To give a finer surface, or a coloured surface, a thin slurry of clay called slip can be coated onto the leather-dry clay. Slip produced to a specific recipe is sometimes called an "engobe." Slips or engobes can be applied by painting techniques, or the piece can be dipped for a uniform coating. Many pre-historic and historic cultures used slip as the primary decorating material on their ware. Sgraffito involves scratching through a layer of coloured slip to reveal a different colour or the base clay underneath. If done carefully, one colour of slip can be fired, before a second is applied prior to the scratching or incising decoration. Often slips/engobes used in this process have a higher silica content, sometimes approaching a glaze recipe. This is particularly useful if the base clay is not of the desired colour or texture.
Glazing and firing techniques
Glazing is the process of coating the piece with a thin layer of a glassy material (often a mix of dolomite, frit, silica/flint, feldspar, sodium borate, clay and whiting plus metal oxides or carbonates). This is important for functional earthenware vessels, which would otherwise be unsuitable for holding liquids due to porosity. Glaze may be applied by dusting it over the clay, spraying, dipping, trailing or brushing on a thin slurry of glaze and water. Brushing tends not to give very even covering, but can be effective with a second coating of a coloured glaze as a decorative technique. With all glazed items, a small part of the item (usually on the base of the piece) must be left unglazed, else it will stick to the kiln during firing.
Glazes can be formulated to melt within the kiln at various temperatures called "cones" and denoted by a small triangle and a number, which run upwards from cone 1 at 1154 °C and backwards with a preceding 0. Cone 06, for example, is a lower temperature than cone 1 at approximately 999 °C. Glazes formulated to melt between cone 09 (~923 °C) and cone 01 (~1137 °C) are often referred to as "low fire", while glazes which melt between around cone 6 (~1222 °C) and cone 12 (~1326 °C) are called "high fire". Those which melt in the intermediate range are called "mid fire". The temperature within the kiln is often identified using small triangular "Pyrometric cones" of carefully formulated chemical mixtures which melt within a specific temperature range and begin to bend slightly - hence the term "cones" being used to denote temperature.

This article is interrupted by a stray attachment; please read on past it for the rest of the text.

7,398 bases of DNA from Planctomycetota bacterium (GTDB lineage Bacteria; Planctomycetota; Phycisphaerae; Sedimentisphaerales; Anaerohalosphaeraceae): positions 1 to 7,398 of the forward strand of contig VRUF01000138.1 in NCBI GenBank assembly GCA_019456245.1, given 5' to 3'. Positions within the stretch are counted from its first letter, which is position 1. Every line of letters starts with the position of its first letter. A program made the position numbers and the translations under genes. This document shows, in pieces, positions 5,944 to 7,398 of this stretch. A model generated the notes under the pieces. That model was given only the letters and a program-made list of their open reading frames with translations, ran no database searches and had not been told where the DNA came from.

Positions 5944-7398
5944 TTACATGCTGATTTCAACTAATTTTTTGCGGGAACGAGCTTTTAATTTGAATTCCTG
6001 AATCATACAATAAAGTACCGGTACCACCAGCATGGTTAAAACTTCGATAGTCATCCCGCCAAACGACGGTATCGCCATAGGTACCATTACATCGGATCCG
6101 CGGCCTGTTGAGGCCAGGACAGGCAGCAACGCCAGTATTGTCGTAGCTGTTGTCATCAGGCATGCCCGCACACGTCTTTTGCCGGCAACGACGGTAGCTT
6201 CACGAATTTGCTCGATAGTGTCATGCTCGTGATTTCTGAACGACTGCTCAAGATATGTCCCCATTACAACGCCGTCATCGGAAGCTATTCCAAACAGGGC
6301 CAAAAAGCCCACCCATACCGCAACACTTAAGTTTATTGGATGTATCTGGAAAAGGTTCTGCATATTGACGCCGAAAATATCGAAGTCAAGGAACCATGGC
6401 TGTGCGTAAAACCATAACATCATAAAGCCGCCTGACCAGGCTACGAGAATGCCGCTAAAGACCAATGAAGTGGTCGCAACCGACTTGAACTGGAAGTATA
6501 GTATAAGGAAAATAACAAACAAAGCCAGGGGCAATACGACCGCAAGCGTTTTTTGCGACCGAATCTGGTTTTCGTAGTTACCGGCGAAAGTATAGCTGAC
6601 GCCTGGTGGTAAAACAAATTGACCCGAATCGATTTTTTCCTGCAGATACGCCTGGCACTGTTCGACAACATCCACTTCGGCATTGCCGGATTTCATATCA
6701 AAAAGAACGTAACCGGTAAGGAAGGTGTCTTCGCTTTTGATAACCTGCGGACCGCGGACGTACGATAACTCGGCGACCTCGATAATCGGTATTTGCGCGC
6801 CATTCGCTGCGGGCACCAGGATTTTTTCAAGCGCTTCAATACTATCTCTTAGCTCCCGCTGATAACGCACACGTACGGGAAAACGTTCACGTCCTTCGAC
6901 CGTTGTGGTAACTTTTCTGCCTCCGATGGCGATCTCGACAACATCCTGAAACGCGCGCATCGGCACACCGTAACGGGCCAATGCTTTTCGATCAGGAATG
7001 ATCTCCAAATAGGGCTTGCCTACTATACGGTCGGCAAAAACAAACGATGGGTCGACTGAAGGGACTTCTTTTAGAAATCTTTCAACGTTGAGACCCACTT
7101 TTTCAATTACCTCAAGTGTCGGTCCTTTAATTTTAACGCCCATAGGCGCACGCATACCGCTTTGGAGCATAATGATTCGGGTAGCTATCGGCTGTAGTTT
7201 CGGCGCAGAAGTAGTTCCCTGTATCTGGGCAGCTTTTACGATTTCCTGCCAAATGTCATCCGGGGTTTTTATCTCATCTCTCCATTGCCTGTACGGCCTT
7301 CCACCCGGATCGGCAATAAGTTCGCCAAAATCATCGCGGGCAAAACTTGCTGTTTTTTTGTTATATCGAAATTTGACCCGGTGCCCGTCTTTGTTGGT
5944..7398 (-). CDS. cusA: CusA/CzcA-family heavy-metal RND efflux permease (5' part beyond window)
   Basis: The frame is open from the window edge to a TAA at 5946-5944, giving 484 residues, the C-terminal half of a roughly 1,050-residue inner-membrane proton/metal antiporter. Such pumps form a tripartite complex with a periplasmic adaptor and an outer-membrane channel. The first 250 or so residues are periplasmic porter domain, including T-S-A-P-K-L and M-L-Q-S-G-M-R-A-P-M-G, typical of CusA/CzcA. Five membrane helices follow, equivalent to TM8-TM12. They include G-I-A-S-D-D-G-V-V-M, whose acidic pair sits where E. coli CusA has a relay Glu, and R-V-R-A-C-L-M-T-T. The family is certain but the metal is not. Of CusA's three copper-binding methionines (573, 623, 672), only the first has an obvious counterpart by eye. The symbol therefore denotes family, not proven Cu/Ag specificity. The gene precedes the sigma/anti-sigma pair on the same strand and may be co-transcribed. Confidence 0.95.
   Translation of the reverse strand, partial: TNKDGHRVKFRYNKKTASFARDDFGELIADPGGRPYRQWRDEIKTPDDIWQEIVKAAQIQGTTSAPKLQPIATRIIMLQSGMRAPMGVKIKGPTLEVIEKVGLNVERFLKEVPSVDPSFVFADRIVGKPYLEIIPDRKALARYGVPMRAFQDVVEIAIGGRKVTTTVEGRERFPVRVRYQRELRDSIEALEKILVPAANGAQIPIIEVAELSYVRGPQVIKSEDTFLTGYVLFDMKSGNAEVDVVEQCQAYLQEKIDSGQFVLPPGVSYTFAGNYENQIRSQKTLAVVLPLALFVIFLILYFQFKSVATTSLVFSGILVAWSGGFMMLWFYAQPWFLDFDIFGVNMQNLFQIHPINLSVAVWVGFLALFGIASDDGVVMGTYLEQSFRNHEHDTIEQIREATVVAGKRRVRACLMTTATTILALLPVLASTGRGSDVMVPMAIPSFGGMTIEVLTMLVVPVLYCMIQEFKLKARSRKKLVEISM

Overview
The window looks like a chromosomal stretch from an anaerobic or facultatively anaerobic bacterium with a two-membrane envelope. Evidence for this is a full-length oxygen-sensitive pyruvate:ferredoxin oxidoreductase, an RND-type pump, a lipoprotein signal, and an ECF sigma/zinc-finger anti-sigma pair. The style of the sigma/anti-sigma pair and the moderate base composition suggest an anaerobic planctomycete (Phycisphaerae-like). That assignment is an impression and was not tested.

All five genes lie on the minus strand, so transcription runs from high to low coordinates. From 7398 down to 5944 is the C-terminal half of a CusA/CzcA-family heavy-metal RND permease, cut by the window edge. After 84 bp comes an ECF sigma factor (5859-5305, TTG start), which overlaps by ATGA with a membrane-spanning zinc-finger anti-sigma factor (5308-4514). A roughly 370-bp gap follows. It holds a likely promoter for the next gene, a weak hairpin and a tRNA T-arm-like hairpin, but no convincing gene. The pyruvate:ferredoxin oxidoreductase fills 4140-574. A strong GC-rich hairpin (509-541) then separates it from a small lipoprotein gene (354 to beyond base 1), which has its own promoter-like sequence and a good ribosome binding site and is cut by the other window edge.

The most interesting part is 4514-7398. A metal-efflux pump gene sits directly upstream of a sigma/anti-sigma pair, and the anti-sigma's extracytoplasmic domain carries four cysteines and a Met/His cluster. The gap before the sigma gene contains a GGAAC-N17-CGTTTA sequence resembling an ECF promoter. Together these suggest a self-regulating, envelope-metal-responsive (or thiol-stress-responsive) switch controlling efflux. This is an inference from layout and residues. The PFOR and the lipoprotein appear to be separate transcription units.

Some clays and glazes are oxygen-sensitive, most notably those containing iron and copper, and will change color depending on the presence of oxygen during the firing. Kilns can either be "oxidized" by opening a port to allow oxygen into the interior or "reduced" by closing off the kiln from outside air to attain colors as desired.
A number of various firing techniques can be used in addition to normal glaze-firing. Most of these involve heating the kiln to a high temperature and then delivering an amount of dry chemical into the kiln's interior. Sulfur is commonly used, as are various salts or ashes. Such substances will stick to pieces within the kiln and melt onto their surfaces, often resulting in a mottled texture which has a distinctive "orange peel" feel. Colors generally depend on what chemical is added to the kiln. These techniques can have very unusual and frequently unexpected results whether used on an unglazed piece or in combination with normal glazing.
Wood firing is another type of firing which involves using wood, rather than gas or electricity as in most modern kilns, to heat the kiln's interior. It is frequently time-consuming, as the kiln must be stoked for as long as a few days, but the pieces which emerge often have characteristic patches of orange color on the clay itself, known as "blushing".